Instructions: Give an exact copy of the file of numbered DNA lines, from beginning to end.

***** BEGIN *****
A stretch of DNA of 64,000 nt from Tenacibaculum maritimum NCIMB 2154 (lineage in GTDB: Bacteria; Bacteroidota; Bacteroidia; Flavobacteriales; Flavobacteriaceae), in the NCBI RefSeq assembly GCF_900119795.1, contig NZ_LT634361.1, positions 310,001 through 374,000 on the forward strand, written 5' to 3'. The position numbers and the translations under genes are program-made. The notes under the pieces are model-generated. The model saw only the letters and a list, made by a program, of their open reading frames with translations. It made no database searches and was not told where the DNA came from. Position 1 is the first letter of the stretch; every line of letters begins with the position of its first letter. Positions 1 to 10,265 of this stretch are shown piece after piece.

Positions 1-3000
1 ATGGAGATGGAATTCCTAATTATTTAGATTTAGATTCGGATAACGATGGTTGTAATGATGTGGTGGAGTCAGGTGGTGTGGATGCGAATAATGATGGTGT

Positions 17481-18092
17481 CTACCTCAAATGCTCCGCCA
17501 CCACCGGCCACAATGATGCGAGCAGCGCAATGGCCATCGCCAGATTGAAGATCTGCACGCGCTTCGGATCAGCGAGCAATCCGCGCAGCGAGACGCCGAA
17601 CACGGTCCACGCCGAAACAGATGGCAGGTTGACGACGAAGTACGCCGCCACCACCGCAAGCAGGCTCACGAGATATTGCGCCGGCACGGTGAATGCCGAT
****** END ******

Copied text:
A stretch of DNA of 64,000 nt from Tenacibaculum maritimum NCIMB 2154 (lineage in GTDB: Bacteria; Bacteroidota; Bacteroidia; Flavobacteriales; Flavobacteriaceae), in the NCBI RefSeq assembly GCF_900119795.1, contig NZ_LT634361.1, positions 310,001 through 374,000 on the forward strand, written 5' to 3'. The position numbers and the translations under genes are program-made. The notes under the pieces are model-generated. The model saw only the letters and a list, made by a program, of their open reading frames with translations. It made no database searches and was not told where the DNA came from. Position 1 is the first letter of the stretch; every line of letters begins with the position of its first letter. Positions 1 to 10,265 of this stretch are shown piece after piece.

Positions 1-3000
1 ATGGAGATGGAATTCCTAATTATTTAGATTTAGATTCGGATAACGATGGTTGTAATGATGTGGTGGAGTCAGGTGGTGTGGATGCGAATAATGATGGTGT

Positions 17481-18092
17481 CTACCTCAAATGCTCCGCCA
17501 CCACCGGCCACAATGATGCGAGCAGCGCAATGGCCATCGCCAGATTGAAGATCTGCACGCGCTTCGGATCAGCGAGCAATCCGCGCAGCGAGACGCCGAA
17601 CACGGTCCACGCCGAAACAGATGGCAGGTTGACGACGAAGTACGCCGCCACCACCGCAAGCAGGCTCACGAGATATTGCGCCGGCACGGTGAATGCCGAT